Love the updates! AQN has had a rough ride this month, any indication why? Is it still a good choice to hold?
Yea AQN has had a rough ride lately. We plan to add more, believe this is a good long term hold, might as well take advantage of the discounted price.
I am new to dividend investing and thus had a few questions. If you can help great.
I wanted to know how you keep track of what you have paid for vs what you got via DRIP. Also, is there any apps that you would recommend for tracking the portfolio?
Simply use a spreadsheet – https://www.tawcan.com/step-step-guide-make-google-spreadsheet-dividend-portfolio-template/
Great photos and awesome dividend income for the month. Your veggies look perfect. What’s the secret to keeping pests away?
Plant complementary crops to keep pests away. 🙂
U forgot to visit Fredericton, Capital NB, home of UNB, oldest University in North America. Next time?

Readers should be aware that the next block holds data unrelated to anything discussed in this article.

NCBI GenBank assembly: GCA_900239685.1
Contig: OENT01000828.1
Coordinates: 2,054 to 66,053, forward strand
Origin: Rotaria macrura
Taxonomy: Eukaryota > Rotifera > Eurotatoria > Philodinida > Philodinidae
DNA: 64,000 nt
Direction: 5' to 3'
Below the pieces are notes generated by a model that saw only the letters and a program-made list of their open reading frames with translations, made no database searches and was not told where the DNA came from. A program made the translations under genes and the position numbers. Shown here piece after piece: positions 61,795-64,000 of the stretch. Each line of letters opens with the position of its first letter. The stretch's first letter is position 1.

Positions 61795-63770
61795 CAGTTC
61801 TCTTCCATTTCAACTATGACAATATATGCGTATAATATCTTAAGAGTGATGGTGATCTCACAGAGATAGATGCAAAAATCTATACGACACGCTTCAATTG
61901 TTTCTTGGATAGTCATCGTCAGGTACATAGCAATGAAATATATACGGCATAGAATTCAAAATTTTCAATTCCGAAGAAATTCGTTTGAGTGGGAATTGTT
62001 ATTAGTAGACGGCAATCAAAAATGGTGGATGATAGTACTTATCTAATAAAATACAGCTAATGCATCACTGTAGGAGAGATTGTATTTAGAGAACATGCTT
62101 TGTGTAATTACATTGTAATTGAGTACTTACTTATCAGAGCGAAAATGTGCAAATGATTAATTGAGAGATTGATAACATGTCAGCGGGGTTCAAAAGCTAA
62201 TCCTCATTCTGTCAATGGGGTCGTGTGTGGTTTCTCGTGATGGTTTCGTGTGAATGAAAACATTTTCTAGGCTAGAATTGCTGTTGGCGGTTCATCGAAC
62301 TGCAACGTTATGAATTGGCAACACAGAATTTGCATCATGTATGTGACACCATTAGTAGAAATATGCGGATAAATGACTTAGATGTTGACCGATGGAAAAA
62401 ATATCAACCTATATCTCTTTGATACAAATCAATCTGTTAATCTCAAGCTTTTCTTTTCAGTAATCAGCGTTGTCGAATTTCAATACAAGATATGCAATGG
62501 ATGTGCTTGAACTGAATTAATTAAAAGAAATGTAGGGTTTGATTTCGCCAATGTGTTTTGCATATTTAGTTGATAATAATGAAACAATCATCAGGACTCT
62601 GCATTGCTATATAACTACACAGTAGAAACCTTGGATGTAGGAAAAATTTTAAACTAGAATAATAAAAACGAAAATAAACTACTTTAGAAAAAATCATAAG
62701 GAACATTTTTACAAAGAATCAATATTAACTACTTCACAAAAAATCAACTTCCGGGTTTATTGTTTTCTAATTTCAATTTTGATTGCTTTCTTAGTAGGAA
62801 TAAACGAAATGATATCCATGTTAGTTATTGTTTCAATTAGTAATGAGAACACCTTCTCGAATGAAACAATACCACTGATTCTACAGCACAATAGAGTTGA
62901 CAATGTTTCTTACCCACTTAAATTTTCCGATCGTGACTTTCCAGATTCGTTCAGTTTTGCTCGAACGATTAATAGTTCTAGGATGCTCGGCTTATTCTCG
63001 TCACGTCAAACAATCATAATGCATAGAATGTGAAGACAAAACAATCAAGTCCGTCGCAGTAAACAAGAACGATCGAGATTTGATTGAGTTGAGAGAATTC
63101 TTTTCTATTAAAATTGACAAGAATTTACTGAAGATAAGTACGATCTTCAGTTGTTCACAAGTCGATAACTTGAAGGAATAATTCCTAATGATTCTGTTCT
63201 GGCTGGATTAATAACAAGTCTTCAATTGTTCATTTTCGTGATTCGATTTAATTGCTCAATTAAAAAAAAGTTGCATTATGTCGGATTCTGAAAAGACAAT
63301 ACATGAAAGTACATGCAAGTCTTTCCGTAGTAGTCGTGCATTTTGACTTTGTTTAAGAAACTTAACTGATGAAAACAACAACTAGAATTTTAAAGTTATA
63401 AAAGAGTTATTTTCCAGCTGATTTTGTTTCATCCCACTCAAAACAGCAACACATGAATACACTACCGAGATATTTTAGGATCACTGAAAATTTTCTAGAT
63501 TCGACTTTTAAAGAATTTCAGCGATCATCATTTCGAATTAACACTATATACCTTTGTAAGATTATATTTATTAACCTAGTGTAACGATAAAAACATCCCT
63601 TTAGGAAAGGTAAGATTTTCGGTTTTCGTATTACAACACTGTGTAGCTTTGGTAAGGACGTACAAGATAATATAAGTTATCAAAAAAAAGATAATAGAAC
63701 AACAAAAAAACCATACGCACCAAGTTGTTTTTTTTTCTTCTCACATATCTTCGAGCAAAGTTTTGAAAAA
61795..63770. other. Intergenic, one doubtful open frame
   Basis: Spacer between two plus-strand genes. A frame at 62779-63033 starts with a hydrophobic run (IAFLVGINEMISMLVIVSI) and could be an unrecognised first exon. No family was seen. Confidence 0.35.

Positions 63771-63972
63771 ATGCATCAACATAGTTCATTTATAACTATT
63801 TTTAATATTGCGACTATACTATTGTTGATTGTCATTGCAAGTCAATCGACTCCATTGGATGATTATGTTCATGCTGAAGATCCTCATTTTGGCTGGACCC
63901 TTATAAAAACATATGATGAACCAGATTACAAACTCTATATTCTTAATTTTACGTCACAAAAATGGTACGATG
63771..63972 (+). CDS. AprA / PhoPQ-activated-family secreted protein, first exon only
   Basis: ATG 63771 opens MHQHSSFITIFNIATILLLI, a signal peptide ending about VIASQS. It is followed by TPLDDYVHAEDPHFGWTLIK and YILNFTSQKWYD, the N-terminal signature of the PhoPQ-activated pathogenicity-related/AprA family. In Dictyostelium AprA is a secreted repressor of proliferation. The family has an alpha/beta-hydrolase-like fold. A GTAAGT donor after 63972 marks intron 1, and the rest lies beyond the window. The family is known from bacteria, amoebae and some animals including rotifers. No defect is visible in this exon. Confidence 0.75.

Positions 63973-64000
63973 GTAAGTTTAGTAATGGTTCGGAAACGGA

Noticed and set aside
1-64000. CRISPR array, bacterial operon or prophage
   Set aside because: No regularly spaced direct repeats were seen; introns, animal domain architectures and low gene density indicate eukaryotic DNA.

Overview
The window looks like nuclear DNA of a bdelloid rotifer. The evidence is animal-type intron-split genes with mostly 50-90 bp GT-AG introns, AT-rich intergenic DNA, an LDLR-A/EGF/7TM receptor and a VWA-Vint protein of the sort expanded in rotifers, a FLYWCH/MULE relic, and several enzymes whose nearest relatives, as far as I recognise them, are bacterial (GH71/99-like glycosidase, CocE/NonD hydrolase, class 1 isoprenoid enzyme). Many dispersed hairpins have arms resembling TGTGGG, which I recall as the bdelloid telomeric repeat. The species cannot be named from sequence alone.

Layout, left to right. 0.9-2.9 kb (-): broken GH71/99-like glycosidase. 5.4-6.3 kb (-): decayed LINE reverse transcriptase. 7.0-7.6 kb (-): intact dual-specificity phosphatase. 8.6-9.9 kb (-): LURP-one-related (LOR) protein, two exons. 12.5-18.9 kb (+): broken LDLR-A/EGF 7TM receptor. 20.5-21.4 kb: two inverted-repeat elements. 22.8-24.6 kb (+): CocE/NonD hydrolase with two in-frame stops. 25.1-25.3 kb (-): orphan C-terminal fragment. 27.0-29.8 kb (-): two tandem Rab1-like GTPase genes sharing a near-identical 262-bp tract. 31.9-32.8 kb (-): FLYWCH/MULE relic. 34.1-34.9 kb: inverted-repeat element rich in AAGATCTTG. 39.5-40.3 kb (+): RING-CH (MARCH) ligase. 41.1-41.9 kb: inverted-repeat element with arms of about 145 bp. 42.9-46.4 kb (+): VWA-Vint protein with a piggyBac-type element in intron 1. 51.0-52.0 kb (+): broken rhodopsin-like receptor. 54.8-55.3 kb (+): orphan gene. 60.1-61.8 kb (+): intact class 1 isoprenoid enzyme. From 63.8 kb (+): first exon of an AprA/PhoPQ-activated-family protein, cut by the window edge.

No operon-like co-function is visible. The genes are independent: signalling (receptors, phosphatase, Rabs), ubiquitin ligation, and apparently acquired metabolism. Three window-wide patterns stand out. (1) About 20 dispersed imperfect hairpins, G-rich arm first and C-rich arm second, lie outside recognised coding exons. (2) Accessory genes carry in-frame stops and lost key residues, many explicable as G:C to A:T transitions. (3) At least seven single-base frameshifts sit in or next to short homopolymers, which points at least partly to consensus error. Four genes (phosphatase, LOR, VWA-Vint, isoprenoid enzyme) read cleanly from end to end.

Yea we thought we didn’t have enough time to visit Fredericton, next time for sure.
Nice to see lovely pictures of your family vacation!!
It seems like your dividend income is growing impressively. I have one question for you (which you might have answered before) – What is ROI on your base (money invested)?
I haven’t disclosed our ROI recently but I had a post a few years ago – https://www.tawcan.com/dividend-portfolio-beating-the-tsx/
Congratulations on your wise investments while still putting your family ahead of financial gain.
Great pictures and thankful that you took the holiday and created great memories.
Continue to take the time to enjoy life.
Thank you, Michael.